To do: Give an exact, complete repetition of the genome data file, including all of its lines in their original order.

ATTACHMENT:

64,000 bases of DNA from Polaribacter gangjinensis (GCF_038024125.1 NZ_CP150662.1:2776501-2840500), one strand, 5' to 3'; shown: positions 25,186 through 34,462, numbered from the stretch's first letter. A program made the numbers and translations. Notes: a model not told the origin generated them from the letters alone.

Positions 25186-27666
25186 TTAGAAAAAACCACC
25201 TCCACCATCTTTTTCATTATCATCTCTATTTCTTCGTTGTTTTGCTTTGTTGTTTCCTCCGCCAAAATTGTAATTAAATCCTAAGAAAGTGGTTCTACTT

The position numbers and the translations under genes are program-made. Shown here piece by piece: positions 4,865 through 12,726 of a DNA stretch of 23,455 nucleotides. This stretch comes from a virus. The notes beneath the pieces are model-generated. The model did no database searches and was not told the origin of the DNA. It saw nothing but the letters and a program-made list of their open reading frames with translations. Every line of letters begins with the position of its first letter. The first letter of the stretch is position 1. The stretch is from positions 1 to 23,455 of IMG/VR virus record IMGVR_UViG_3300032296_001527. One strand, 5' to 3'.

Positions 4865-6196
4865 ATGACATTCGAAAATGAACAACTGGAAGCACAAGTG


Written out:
64,000 bases of DNA from Polaribacter gangjinensis (GCF_038024125.1 NZ_CP150662.1:2776501-2840500), one strand, 5' to 3'; shown: positions 25,186 through 34,462, numbered from the stretch's first letter. A program made the numbers and translations. Notes: a model not told the origin generated them from the letters alone.

Positions 25186-27666
25186 TTAGAAAAAACCACC
25201 TCCACCATCTTTTTCATTATCATCTCTATTTCTTCGTTGTTTTGCTTTGTTGTTTCCTCCGCCAAAATTGTAATTAAATCCTAAGAAAGTGGTTCTACTT

The position numbers and the translations under genes are program-made. Shown here piece by piece: positions 4,865 through 12,726 of a DNA stretch of 23,455 nucleotides. This stretch comes from a virus. The notes beneath the pieces are model-generated. The model did no database searches and was not told the origin of the DNA. It saw nothing but the letters and a program-made list of their open reading frames with translations. Every line of letters begins with the position of its first letter. The first letter of the stretch is position 1. The stretch is from positions 1 to 23,455 of IMG/VR virus record IMGVR_UViG_3300032296_001527. One strand, 5' to 3'.

Positions 4865-6196
4865 ATGACATTCGAAAATGAACAACTGGAAGCACAAGTG